7. The Law of Paradoxical Immanence in All Things Relative. (This relativity is perceived by the dualistic mind as paradox. Every evaluation is found to have an opposite or complement that is possibly as valid. No one assessment should be considered absolute. Perhaps this should be better called Immanent Paradoxicalness).
  8. The Law of Complexity. (Although this could also be called the Law of Life, as complexity seems to be required to produce life-forms, over-complexity also tends to result in instability and decay. Spiritual systems and groups must likewise follow the path of simplification rather than elaboration and dogmatism.)
  9. The Law of Love. (Related to Laws #4 & 11. Love invites love and hate invites hate. Yet, this must be exercised judiciously, as it is qualified by other laws in the relative world, especially the Law of the Jungle. Love must take the form of unselfish friendship and compassion, not egotistical manipulation or consumption.)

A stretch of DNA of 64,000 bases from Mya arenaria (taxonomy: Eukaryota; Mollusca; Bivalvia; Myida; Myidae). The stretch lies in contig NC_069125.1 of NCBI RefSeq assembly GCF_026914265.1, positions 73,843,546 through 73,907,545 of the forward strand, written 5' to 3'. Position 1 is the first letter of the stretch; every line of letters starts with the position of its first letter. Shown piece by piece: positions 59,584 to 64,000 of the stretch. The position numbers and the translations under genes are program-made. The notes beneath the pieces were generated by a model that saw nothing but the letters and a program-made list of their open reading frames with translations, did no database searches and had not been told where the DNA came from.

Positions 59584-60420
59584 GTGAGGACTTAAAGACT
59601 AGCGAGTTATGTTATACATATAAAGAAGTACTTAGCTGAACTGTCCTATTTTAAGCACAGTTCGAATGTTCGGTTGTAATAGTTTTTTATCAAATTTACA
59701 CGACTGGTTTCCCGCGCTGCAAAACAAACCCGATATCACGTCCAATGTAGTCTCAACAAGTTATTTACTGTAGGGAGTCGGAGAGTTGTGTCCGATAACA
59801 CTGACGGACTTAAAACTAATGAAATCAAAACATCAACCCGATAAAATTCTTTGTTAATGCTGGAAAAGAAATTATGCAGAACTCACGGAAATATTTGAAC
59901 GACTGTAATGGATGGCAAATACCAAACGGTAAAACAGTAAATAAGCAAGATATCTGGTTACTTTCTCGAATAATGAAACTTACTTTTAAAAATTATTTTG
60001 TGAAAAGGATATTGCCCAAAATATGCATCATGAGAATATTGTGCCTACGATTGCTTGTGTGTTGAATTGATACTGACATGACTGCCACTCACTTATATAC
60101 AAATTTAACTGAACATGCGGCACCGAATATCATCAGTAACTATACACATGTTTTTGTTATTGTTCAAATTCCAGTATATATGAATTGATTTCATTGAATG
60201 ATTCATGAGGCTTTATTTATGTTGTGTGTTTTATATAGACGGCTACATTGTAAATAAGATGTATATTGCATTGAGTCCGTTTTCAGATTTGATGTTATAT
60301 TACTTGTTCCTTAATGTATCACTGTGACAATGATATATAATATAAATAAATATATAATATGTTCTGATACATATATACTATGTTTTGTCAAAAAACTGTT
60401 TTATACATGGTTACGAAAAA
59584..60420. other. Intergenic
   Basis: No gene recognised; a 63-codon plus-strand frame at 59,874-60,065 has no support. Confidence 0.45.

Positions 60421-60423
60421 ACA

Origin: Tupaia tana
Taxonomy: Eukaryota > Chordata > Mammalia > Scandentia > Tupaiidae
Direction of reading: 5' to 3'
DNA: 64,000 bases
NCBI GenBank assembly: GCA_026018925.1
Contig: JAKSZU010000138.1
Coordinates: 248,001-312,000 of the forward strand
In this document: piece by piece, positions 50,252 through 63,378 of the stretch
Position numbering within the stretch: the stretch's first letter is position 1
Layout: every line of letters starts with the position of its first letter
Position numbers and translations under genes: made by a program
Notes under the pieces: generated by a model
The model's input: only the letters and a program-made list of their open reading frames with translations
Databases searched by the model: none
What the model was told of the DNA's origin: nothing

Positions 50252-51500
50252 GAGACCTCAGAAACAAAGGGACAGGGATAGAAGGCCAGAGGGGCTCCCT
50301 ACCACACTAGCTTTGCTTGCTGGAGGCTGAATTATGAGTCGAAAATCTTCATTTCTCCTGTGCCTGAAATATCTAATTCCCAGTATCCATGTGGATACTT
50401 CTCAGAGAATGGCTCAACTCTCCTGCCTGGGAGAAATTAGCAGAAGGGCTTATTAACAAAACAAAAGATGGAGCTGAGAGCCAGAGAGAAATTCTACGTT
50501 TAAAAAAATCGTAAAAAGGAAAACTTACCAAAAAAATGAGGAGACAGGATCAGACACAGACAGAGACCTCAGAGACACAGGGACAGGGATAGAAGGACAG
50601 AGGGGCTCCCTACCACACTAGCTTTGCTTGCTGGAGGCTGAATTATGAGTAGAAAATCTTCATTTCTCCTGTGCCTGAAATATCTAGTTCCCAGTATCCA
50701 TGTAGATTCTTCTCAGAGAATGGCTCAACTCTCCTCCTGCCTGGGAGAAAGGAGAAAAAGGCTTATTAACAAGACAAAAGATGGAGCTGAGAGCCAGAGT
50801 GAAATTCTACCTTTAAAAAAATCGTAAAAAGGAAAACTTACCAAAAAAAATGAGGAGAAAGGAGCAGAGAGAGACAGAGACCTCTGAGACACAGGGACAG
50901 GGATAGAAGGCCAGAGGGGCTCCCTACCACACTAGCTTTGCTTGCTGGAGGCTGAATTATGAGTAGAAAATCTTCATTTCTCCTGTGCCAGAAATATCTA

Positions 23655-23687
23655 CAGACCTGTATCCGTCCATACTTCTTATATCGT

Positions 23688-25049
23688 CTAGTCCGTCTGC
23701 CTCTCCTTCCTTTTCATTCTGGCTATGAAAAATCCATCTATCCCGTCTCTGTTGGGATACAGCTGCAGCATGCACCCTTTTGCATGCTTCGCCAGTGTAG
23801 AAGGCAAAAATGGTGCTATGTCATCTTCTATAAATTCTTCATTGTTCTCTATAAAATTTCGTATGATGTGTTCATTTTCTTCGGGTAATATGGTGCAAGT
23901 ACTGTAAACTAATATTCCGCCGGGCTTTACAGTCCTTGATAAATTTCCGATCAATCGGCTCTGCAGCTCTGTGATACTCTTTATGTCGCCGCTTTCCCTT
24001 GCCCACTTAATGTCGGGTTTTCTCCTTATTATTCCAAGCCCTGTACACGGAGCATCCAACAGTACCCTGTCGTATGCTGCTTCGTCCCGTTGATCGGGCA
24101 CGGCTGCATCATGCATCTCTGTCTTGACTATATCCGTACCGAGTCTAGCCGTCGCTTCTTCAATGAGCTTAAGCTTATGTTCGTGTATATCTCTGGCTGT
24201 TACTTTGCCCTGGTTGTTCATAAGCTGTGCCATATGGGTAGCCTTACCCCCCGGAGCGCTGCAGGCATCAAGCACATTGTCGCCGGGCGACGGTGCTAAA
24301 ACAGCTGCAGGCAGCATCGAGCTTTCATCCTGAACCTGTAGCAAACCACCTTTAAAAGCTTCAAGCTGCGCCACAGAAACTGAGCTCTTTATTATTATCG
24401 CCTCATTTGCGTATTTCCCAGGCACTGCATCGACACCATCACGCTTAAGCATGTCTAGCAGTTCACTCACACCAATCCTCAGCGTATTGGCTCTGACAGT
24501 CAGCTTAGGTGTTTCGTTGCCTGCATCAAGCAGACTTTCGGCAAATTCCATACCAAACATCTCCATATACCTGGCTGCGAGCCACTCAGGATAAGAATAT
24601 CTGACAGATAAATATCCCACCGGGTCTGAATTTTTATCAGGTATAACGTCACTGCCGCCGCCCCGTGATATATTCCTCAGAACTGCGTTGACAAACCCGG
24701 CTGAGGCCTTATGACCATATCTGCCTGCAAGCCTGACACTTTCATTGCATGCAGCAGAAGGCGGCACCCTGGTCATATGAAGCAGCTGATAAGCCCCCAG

10. The Law of Faith. (This also has limitations, by other Laws and by other people's counter-faith. This Law has to do with the changing of the apparent status of matter by means of human belief. Its efficacy is dependent upon the mind-quantum factor or faith-power of a person or group of persons.)
  11. The Law of the Ladder. (One of the most important Laws. People exist on ascending rungs of the ladder of comprehension, capacity, and spiritual maturity. One must work with those on one's own level, while helping those one rung below and receiving help from persons or sources of influence one rung above. To rise, one must help another to reach one's own level. To reach down too low is vanity and futility, as the people cannot hear you and may tear your arm off. Likewise, one cannot expect to work with a teacher too high above one's own level as one would not be able to recognize the requirements of work on that level. One is being pulled up by the person above, while being pushed a bit by those below. This Law also involves the principle of the Pyramid–the rungs are of decreasing population the higher one goes.)